Country music is one of those things that you either love or you hate, you just can’t be both. But in any case, it’s still considered as one of the beating hearts of American culture. Throughout the years, country music has evolved tremendously; from cowboys to honky tonk to bro-country and so on. Dolly Parton, Johnny Cash, Barbara Mandrell, and more, these are just the tip of the iceberg. Which is why we’ve gathered the ultimate list of 70’s music legends that changed the way we forever look at the country music scene.
Scoff all you want but it only makes sense to kick off this list with “The Man in Black”. Granted he was already a powerhouse musician before the 70’s but his influence in the country music scene is the very definition of revolutionary. Aside from his music genius, Cash was an avid activist for Native American and prison reform causes, as well as the poor, the depressed, the hungry, the addicts, and the list could rattle on for miles. Sadly, in 2003 just four months after his adored wife June passed away, Cash also succumbed from compliacation with diabetes.
As most of us know, the Osmond’s are quite the show business family and undoubtedly you’ve seen Marie on their TV show the Osmonds. While Marie herself wasn’t a member of the family singing group, she did launch her own solo career in the 70’s and 80’s. Her 1973 single titled “Paper Roses” is still one of her best known works. Ever since, Marie’s success has only continued as an actress, author, and an avid philanthropist.
1976 is when “The Queen of Country” released her first ever album but she didn’t reach international success until 1984. Now, Reba McEntire is one of the best-selling artists of all time! To date, she has released 29 studio albums with 28 then being certified gold, platinum or multi-platinum. To put it lightly, this redhead isn’t slowing down any time soon.
David Allan Coe
“Penitentiary Blues” was David Allan Coe’s first album and that was it – his career literally took off like lightning after that. Some of his greatest singles include “Mona Lisa Lost Her Smile” and “You Never Even Called Me by My Name”. Currently, Coe is still creating music albeit in a new genre of country music, “country metal.”
Ask almost anyone and they’ll tell you that Lynn Anderson dominated the country music scene in the 70’s. With her country-pop single “(I Never Promised You A) Rose Garden,” her name is forever etched in the history books. Especially considering that that very single is still one of the biggest selling country hits of all time. Before Anderson passed away in 2015, she was still performing and highlighting as a concert attraction.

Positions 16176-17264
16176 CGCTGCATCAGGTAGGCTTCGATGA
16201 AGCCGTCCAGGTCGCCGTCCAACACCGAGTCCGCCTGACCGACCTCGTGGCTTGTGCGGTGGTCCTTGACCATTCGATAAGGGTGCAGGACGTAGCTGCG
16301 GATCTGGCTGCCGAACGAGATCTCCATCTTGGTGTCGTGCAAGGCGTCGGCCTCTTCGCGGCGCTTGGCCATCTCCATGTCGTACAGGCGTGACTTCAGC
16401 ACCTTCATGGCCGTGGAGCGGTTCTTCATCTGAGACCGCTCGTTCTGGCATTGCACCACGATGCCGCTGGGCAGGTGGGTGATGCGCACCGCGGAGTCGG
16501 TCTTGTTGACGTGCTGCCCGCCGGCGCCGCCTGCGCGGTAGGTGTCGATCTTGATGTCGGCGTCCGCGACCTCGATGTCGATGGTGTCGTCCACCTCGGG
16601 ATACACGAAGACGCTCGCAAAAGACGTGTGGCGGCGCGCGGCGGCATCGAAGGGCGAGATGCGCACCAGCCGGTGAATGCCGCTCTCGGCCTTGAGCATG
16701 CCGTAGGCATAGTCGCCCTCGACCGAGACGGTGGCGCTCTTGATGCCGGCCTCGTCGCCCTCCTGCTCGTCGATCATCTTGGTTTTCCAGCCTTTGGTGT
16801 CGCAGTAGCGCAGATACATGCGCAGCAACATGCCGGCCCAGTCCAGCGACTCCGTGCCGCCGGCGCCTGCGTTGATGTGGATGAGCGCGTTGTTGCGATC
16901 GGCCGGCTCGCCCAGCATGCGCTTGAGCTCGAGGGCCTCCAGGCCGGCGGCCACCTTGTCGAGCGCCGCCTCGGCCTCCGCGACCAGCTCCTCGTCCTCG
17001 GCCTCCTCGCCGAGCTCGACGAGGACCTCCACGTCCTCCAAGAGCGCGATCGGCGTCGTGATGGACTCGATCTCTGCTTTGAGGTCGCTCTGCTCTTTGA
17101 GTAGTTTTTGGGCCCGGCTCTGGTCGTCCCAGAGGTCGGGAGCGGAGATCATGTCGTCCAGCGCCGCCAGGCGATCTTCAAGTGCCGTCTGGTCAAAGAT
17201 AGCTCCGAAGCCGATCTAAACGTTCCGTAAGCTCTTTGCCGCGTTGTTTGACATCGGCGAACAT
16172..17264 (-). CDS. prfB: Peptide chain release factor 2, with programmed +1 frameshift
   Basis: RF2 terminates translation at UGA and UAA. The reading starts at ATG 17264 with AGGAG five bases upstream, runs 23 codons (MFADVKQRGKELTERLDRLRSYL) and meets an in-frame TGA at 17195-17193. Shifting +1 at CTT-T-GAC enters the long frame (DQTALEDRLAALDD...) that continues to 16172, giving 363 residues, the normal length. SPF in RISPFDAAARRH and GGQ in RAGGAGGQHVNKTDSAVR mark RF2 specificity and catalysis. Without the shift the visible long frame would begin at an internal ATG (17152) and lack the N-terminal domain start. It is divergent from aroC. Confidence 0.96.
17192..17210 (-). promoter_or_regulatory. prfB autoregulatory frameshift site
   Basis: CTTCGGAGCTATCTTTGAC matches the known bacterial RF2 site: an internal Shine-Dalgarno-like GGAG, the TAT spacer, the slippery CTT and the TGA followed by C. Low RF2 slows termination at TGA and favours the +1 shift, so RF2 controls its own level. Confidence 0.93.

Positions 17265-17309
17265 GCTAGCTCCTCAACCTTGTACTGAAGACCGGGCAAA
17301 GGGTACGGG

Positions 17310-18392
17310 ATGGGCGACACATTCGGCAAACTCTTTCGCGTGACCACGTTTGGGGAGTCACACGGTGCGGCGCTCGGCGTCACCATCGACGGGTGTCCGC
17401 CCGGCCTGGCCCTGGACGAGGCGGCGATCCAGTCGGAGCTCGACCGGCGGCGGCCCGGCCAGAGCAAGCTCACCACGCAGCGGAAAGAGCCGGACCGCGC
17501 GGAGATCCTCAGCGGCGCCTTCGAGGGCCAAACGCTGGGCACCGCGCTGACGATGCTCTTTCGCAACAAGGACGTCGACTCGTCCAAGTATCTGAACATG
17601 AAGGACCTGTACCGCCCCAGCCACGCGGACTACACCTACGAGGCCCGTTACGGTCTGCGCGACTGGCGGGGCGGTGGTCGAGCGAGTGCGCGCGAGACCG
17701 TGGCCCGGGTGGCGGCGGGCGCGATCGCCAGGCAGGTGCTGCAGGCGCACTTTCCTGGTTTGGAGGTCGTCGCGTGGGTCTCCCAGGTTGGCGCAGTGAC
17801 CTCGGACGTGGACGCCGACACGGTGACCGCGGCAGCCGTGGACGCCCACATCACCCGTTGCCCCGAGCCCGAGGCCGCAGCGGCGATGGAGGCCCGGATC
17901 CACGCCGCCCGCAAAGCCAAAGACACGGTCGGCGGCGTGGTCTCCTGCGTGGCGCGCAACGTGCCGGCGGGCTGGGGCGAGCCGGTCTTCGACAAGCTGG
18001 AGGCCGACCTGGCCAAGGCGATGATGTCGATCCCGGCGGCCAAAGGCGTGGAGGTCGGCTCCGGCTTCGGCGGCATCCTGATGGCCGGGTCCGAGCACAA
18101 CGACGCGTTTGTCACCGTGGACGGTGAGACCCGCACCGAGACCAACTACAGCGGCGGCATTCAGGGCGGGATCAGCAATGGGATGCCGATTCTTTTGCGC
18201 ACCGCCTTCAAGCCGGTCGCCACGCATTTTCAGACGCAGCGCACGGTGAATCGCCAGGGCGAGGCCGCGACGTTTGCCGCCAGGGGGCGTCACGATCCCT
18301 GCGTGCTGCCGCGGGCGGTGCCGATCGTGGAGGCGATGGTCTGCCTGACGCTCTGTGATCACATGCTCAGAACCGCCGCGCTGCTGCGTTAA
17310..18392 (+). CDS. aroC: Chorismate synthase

All throughout the 70’s and 80’s, Crystal Gale pumped out hit after hit. What with her floor-length hair and six gold-certified albums, Gale was a star in the making. Currently she’s working on a brand new album, her first in 13 years.
During the 60’s and 70’s, if you weren’t listening to one of many of Glen Campbell’s hits on the radio then you were surely watching him on The Glen Campbell Goodtime Hour. In his 50 year career, Campbell racked up tons of accolades which includes four Grammys and the Grammy Lifetime Achievement Award. Two years after he was diagnosed with Alzheimer’s, Campbell officially retired in 2013. Sadly it is this very illness which lead to recent death in August 2017.
June Carter Cash
If you only know June Carter Cash as a singer-songwriter then we have some news for you. June was so much more than a musician. Her creative spirit also led to her to become an actress, comedian, author, and dancer. But it was her pure heart that lead to her become a massive philanthropist and humanitarian. Combined with five Grammys, June continued to record and perform with her beloved husband, Johnny Cash, until her untimely death in 2003.
As an established recording artist, Jeannie Seely decided that it was time to try her hand at songwriting in the 70’s. Eventually she returned to the stage, and at 76, Seely is still making music. Heck, she even released a new album in 2017 titled “Written In Song.”
Despite the fact that many music stations outright refused to play Loretta Lynn’s controversial hits such as “The Pill,” “One’s on the Way,” and “Dear Uncle Sam,” she was still awe-inspiring to many fans. To this day, Lynn still performs at the famed Grand Ole Opry. Moreover, she’s been inducted to the Songwriters Hall of Fame and also received the Presidential Medal of Freedom in 2013 from President Barack Obama.
As we speak, 32 of John Conlee’s singles have featured on the coveted Billboard Hot Country Songs charts. From 1981, Conlee has been a member and performer at the Grand Ole Opry. Lastly, just in 2015, he released his latest single ‘Bread and Water’.
To this day, John Denver is considered one of the most popular acoustic artists of the 70’s. In fact, AllMusic has gone so far as to describe Denver as “among the most beloved entertainers of his era”. Sadly, at 53, Denver – an avid pilot – was flying an experimental aircraft when it crashed leading to a single-fatality crash.